When I developed the Business Crisis Diagnostic Model™, I studied how businesses identified and reacted to business crisis-risk (BCR). The earlier management recognized the indicators of BCR, the quicker the risk was addressed and the smaller the impact on the company.  

Four Distinct Business Crisis Risk™ Phases

The 4 phases of a crisis: acute, difficult, chronic and severe, contain specific attributes. The severe phase, which is the worst possible impact due to failure to identify and plan for the event includes loss of reputation, loss of clients and ultimately loss of control of the business. PIMCO’s early handling of their crisis leads me to believe that they have entered – or are about to enter – the severe phase. The leadership at Allianz SE, PIMCO’s owners, may be forced to sell the group if the 30% loss of assets materializes.The Business Crisis Predictive Diagnostic Model v1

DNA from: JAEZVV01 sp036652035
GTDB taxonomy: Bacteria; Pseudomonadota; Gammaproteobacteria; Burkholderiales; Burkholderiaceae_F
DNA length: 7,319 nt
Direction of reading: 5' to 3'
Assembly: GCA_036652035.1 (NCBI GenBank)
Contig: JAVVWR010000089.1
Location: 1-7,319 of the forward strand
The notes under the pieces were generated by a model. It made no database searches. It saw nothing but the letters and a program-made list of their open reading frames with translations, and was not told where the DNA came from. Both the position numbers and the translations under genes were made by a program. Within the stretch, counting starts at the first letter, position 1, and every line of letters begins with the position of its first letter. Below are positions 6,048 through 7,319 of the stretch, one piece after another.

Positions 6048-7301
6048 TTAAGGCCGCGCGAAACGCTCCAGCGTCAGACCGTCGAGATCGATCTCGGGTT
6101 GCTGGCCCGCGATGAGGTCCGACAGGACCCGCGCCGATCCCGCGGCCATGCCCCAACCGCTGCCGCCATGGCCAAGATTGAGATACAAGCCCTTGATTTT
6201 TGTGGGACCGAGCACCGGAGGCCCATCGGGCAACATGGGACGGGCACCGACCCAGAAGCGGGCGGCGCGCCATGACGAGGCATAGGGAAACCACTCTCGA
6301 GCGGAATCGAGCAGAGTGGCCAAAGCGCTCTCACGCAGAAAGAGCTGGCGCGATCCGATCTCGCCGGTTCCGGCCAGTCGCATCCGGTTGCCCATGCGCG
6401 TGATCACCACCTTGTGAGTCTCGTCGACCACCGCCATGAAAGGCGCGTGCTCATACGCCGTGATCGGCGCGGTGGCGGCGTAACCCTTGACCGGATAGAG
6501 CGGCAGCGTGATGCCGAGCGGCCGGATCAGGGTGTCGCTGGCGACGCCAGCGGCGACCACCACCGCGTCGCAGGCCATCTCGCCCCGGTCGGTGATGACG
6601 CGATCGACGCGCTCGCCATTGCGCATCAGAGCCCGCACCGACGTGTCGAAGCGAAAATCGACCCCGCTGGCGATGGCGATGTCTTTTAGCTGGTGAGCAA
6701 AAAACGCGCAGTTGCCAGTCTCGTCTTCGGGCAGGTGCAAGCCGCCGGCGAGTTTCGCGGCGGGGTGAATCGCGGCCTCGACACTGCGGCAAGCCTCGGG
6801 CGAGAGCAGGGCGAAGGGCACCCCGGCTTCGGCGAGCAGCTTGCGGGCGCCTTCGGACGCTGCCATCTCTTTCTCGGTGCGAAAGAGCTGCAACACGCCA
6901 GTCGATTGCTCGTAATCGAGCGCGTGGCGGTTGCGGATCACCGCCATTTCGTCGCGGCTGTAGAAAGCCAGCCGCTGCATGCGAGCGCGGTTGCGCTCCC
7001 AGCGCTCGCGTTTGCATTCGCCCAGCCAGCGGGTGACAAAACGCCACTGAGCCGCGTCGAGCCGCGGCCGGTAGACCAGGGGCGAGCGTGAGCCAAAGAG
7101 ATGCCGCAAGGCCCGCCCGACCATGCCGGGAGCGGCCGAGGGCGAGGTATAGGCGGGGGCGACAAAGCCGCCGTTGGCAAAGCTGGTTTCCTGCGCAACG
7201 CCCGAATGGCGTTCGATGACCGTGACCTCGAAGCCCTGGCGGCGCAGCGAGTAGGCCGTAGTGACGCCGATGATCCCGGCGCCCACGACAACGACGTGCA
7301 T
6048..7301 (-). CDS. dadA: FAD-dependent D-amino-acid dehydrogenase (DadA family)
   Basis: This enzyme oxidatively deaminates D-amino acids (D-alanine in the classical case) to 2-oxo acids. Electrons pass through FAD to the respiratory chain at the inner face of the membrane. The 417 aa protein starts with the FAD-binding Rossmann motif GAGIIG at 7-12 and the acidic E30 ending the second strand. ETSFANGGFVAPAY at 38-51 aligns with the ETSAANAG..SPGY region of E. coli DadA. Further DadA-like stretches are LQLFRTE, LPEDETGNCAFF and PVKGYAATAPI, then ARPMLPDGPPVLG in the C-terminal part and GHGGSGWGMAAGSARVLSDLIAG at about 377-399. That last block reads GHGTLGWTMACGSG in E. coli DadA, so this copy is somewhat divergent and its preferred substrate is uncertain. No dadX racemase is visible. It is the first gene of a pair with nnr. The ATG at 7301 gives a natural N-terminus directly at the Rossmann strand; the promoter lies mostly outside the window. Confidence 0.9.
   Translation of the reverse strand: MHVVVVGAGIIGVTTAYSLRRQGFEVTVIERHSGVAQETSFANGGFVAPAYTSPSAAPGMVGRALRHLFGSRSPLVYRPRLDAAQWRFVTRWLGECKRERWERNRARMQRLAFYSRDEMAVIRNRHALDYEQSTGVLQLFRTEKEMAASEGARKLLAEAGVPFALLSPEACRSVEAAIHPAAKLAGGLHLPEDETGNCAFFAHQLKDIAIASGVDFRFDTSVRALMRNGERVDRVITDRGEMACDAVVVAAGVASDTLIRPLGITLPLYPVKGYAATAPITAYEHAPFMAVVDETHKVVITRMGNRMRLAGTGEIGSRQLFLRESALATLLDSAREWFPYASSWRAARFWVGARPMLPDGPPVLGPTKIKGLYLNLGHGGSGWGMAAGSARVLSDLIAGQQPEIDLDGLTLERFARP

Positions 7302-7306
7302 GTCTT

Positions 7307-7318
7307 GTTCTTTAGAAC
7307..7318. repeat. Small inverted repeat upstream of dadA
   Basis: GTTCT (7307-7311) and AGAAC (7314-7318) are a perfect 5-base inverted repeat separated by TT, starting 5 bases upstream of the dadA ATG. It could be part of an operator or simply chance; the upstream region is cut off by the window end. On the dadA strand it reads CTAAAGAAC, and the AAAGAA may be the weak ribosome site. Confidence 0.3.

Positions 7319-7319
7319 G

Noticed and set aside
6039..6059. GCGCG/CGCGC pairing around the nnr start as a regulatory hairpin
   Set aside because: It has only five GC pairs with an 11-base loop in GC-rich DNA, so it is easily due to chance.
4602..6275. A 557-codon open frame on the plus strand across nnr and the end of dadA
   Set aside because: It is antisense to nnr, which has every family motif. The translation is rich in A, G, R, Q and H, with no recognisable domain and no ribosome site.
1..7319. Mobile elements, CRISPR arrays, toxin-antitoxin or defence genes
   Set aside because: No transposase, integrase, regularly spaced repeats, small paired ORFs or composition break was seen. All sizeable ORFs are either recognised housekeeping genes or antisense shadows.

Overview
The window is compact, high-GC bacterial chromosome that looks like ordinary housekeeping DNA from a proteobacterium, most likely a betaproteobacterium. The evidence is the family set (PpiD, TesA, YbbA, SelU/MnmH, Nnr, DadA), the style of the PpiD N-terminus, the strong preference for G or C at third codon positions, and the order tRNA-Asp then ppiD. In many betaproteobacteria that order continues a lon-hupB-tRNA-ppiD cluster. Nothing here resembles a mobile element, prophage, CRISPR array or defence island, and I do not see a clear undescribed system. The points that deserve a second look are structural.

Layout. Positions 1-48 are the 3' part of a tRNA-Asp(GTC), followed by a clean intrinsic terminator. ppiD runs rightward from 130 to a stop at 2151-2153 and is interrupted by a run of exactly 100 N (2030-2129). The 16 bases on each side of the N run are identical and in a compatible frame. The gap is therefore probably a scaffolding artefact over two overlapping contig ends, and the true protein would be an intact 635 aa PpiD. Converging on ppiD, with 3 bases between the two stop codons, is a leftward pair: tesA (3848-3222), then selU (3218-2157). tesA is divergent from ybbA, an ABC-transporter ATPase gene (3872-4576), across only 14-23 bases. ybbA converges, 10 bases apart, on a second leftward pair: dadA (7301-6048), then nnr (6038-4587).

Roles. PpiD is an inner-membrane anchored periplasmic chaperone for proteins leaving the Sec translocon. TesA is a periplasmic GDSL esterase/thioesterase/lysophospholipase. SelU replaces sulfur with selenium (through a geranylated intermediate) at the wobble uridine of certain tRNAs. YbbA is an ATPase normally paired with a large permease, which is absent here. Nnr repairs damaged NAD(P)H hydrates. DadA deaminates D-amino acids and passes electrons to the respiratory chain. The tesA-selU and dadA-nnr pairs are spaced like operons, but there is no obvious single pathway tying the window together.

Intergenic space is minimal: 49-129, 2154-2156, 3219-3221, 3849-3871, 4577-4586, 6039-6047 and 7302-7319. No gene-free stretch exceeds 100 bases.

How do you develop a Business Crisis-Risk™ Management Plan?

A Business Crisis-Risk™ Management Plan begins with a structured methodology by which Executive and Senior Management are led through a process which readily identifies the most critical risks confronting their business. It may include defection of a key employee(s) to a competitor, lack of product innovation as compared to its competitors, loss of a large customer, failure of a key supplier, disruptive shareholders, or CEO improprieties.

Once identified, the executives hand the process off to those who, in a crisis, will be responsible for dealing with the impact. The identified crisis-risks are measured based on a multi-dimensional characteristics such as: financial range of impact, probability of occurrence, speed of onset, crisis duration and crisis intensity.  Based upon these results, a triage of importance ranking is produced.